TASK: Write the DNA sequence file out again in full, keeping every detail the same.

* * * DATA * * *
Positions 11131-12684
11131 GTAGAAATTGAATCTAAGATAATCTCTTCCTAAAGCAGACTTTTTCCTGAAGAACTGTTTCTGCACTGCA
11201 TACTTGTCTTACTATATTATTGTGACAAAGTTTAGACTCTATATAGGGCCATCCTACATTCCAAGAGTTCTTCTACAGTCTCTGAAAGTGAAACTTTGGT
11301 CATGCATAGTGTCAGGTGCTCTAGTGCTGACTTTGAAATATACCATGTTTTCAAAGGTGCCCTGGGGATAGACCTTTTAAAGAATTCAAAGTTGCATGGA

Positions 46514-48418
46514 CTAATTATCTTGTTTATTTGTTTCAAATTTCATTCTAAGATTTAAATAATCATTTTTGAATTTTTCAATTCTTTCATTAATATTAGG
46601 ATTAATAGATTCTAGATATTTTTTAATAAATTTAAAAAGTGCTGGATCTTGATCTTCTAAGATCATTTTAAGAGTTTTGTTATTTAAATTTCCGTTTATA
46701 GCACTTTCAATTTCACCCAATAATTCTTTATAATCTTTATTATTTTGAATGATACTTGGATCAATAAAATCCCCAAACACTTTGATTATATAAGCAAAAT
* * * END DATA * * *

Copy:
Positions 11131-12684
11131 GTAGAAATTGAATCTAAGATAATCTCTTCCTAAAGCAGACTTTTTCCTGAAGAACTGTTTCTGCACTGCA
11201 TACTTGTCTTACTATATTATTGTGACAAAGTTTAGACTCTATATAGGGCCATCCTACATTCCAAGAGTTCTTCTACAGTCTCTGAAAGTGAAACTTTGGT
11301 CATGCATAGTGTCAGGTGCTCTAGTGCTGACTTTGAAATATACCATGTTTTCAAAGGTGCCCTGGGGATAGACCTTTTAAAGAATTCAAAGTTGCATGGA

Positions 46514-48418
46514 CTAATTATCTTGTTTATTTGTTTCAAATTTCATTCTAAGATTTAAATAATCATTTTTGAATTTTTCAATTCTTTCATTAATATTAGG
46601 ATTAATAGATTCTAGATATTTTTTAATAAATTTAAAAAGTGCTGGATCTTGATCTTCTAAGATCATTTTAAGAGTTTTGTTATTTAAATTTCCGTTTATA
46701 GCACTTTCAATTTCACCCAATAATTCTTTATAATCTTTATTATTTTGAATGATACTTGGATCAATAAAATCCCCAAACACTTTGATTATATAAGCAAAAT